Rabbi Richard Jacobi – 23th September 2020
The one-word title of this week’s Torah portion affected me this week in a different way to my many previous meetings with it. Ha-azinu means “Give ear” and in the context of Deuteronomy 32:1, Moses is asking the heavens to listen, and then he asks the earth to hear him.
This coming long weekend begins with Shabbat Shuvah – the Sabbath of Return or Repentance – and ends with Yom Kippur – the Bank Holiday Monday of Atonement. Throughout these ten days from Rosh Hashanah, we are asking the heavens to listen as we reflect on our errors and misdeeds and promise to make the effort to be better people in the year of 5781.
This year, more than any in recent memory, we come to this time of reflection and return, de-stabilised by the unprecedented impact on our lives of something we did not know existed this time last year. We have been reminded, more forcibly and painfully than we would have liked, of the truth of our humanity – we are mortal and our life on earth is not to be taken for granted. Our Torah portion gets no further than verse four, when we reach a passage well known to rabbis and others familiar with the funeral service:
Ha-Tzur tamim po-olo …
The Rock! – whose deeds are perfect,
Yea, all God’s ways are just;
A faithful God, never false,
True and upright indeed.
We are having to learn again something which our generation has forgotten. More accurately, we have chosen to erase from our minds a simple but important truth, because we would rather exist with a comfortable delusion than live with an unsettling but essential truth. We are mortal and we ARE NOT IN CONTROL.
Now, I’m going to argue with my previous paragraph, because I have come to the realisation that holding on to the delusion that we are in control does us more harm than good. It’s a fragile myth, that we then waste valuable time and energy trying to perpetuate. It is actually for easier to live with the superficially unsettling, but ultimately calming truth that we are not in control, but we have to learn how to shut out the all too loud messages of advertising and media that idolise youth and suggest immortality in the form of anti-aging products and edited images.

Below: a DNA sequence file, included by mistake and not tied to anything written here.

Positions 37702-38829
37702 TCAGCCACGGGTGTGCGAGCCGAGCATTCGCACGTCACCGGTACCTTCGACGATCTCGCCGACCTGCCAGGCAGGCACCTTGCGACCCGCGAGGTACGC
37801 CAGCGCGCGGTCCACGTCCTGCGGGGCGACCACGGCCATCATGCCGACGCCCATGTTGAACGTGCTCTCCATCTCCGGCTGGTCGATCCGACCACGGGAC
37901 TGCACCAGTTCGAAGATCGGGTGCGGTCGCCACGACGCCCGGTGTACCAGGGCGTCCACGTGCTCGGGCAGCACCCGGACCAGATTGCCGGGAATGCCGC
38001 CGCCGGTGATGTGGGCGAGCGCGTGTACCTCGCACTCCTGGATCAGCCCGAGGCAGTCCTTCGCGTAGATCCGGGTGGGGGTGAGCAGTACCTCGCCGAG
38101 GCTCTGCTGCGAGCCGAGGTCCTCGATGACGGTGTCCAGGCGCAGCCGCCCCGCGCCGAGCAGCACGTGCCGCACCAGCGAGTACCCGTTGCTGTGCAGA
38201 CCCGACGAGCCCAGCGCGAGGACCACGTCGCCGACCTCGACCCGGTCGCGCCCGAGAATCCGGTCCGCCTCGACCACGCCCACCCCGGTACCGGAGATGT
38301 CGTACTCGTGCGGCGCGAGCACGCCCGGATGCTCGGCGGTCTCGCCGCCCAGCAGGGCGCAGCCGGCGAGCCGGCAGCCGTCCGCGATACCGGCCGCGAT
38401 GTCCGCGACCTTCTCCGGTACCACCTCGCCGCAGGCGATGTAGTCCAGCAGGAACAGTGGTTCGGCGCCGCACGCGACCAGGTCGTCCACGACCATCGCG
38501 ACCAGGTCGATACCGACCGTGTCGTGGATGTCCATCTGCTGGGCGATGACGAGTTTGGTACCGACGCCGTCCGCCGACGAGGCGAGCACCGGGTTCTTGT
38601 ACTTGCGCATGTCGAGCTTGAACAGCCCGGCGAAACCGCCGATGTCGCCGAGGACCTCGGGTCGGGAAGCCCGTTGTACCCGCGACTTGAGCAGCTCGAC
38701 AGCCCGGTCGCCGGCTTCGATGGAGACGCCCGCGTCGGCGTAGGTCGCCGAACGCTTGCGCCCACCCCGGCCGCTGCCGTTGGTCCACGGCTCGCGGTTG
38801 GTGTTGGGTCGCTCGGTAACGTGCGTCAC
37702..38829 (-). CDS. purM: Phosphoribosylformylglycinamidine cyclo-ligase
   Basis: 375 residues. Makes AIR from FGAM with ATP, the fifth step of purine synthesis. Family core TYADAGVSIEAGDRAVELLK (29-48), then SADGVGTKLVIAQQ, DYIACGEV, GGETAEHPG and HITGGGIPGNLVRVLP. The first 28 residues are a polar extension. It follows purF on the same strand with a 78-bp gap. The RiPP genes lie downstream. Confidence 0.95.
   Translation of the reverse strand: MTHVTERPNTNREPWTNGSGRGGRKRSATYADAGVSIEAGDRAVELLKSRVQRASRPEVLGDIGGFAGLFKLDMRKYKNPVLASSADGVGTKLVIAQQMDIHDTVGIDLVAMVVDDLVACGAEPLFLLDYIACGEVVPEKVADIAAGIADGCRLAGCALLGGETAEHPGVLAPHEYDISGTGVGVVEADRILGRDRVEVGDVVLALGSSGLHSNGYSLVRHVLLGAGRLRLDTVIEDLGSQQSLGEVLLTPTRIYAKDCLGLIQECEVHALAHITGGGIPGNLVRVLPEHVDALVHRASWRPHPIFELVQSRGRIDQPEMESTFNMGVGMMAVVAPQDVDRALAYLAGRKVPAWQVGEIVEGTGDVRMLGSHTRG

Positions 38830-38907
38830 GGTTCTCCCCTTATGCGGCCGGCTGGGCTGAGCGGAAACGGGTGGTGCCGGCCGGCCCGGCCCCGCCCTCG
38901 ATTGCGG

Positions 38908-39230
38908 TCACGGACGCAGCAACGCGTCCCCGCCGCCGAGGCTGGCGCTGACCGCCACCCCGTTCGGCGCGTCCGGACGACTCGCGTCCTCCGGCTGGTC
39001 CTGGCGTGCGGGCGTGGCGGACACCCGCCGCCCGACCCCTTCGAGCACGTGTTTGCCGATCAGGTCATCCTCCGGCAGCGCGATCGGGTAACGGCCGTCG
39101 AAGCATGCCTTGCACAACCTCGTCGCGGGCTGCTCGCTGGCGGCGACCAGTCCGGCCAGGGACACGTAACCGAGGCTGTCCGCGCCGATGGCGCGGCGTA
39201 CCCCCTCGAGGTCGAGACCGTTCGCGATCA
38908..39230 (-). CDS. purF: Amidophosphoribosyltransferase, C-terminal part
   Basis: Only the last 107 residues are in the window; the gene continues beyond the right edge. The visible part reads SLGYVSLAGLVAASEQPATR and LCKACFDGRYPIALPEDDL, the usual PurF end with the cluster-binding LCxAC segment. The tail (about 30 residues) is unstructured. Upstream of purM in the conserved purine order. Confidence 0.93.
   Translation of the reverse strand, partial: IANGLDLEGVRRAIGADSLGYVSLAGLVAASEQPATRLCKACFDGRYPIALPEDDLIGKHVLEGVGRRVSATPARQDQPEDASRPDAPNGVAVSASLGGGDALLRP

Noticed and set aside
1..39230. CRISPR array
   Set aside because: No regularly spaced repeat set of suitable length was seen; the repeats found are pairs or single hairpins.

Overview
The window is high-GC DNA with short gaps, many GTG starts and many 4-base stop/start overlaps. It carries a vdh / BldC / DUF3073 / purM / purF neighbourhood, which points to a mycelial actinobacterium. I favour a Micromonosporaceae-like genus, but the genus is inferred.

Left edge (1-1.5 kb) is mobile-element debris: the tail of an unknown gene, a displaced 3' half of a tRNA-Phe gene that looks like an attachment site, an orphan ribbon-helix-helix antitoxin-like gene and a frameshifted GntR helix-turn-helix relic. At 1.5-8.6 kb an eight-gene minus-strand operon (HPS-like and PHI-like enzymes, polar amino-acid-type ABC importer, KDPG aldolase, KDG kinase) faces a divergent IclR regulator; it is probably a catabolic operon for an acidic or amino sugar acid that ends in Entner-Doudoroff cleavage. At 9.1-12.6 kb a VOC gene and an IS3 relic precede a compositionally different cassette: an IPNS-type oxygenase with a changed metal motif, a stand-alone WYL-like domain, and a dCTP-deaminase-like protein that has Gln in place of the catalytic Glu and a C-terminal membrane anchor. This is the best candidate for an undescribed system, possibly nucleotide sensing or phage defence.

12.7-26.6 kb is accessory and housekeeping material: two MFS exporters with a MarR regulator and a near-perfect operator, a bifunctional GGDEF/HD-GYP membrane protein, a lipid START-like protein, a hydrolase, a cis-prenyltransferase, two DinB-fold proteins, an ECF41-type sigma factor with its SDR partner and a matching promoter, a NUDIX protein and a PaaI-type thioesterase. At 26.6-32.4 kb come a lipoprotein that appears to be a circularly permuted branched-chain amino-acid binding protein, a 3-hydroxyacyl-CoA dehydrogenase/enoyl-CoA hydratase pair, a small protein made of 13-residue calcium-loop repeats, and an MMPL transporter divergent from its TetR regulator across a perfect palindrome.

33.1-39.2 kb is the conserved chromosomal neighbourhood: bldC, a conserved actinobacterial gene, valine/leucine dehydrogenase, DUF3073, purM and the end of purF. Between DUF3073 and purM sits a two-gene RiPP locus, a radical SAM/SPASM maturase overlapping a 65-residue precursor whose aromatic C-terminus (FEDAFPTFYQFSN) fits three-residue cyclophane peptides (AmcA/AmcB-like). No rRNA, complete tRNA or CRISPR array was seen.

Verse seven of Moses’ poem provides a strategy for life: Remember the days of old / Consider the years of ages past / Ask your parent, who will inform you / Your elders, who will tell you … The memory of a family, a community or society does not ever have to be a barrier to the future, but if we are not open to considering the lessons of the past, then we place our future at greater risk. Our Jewish tradition was not built on history – the academic discipline – but on Zakhor, “Remember!”. Memory passed down from one generation reminds of where we have come from and that the past generations have worked to hand over a better world to us. Where their attempts to improve the world have damaged it, for example, through our impact on the earth’s climate and natural ecological balance, we can act to correct this damage, if we give ear to the heavens and listen to the earth.
The message of Yom Kippur every year is that God WILL be forgiving when we repent and return. There is no maybe about it, no whim or ego involved – God is the ‘Rock’, reliable, steady, judging and forgiving. Similarly, when we accept that we are mortal and acknowledge that we will die (but – thankfully – none of us knows when), we can start to appreciate the gift that is each day.
Maybe, we can become confidently humble, comfortably mortal. Then, we will approach these days willing to change and to make the most of every day we live. We will, as our Torah portion on Yom Kippur tells us: “Choose Life!”
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